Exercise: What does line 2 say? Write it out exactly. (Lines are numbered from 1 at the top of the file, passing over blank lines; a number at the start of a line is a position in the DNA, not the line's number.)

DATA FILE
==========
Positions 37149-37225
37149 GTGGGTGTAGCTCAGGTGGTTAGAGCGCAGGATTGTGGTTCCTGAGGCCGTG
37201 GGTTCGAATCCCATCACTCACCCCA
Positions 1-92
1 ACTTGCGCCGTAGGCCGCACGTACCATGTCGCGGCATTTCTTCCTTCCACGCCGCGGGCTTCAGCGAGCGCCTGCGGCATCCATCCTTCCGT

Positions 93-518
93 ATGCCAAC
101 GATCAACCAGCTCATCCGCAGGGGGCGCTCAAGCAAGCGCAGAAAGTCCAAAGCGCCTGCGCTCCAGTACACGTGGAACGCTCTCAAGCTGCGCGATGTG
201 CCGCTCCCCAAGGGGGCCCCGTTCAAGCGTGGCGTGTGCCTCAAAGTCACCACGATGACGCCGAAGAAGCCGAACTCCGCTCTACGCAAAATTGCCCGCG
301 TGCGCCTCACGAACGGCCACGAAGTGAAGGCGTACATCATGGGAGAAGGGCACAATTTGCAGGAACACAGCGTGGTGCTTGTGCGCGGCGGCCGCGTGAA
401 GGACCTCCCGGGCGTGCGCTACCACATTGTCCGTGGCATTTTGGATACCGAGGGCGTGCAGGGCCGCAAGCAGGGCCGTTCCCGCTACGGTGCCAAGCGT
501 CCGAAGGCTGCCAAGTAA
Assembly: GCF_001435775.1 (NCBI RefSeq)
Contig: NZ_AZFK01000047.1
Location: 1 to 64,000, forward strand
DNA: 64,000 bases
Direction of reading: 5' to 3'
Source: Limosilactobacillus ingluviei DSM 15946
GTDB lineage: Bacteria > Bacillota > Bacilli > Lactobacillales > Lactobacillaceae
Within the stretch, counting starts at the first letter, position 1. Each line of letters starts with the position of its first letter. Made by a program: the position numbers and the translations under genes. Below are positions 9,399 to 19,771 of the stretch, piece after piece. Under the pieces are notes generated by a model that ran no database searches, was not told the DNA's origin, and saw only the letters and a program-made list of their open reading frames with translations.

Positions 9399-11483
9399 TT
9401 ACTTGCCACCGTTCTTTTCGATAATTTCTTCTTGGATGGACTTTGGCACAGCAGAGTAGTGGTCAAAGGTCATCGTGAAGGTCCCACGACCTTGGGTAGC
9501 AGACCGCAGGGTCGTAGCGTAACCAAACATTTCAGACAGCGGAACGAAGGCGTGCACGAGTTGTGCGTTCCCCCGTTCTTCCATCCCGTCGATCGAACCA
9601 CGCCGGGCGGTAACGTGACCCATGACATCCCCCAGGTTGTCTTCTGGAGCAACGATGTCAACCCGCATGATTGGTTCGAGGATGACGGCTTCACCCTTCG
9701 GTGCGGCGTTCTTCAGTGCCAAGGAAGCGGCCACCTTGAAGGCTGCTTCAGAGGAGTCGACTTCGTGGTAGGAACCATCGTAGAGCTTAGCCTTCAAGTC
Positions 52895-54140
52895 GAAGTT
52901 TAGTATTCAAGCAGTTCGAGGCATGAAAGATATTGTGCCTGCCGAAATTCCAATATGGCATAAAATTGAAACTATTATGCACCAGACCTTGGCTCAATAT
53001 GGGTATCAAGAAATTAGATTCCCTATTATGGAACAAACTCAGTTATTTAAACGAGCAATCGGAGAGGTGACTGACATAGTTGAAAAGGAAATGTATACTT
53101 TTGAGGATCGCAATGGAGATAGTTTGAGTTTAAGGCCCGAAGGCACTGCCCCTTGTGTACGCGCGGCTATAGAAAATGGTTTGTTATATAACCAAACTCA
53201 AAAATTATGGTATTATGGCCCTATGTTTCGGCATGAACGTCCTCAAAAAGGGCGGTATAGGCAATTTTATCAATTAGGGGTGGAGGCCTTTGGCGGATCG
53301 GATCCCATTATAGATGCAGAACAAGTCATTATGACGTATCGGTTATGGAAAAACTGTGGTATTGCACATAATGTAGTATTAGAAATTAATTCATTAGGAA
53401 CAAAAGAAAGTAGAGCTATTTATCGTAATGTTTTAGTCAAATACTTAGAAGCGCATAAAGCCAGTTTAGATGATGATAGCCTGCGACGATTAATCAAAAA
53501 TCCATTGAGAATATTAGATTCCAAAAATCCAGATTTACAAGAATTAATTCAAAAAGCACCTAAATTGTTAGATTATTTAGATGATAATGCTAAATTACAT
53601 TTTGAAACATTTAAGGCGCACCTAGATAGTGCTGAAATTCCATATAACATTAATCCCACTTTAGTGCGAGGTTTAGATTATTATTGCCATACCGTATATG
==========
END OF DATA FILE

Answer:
37149 GTGGGTGTAGCTCAGGTGGTTAGAGCGCAGGATTGTGGTTCCTGAGGCCGTG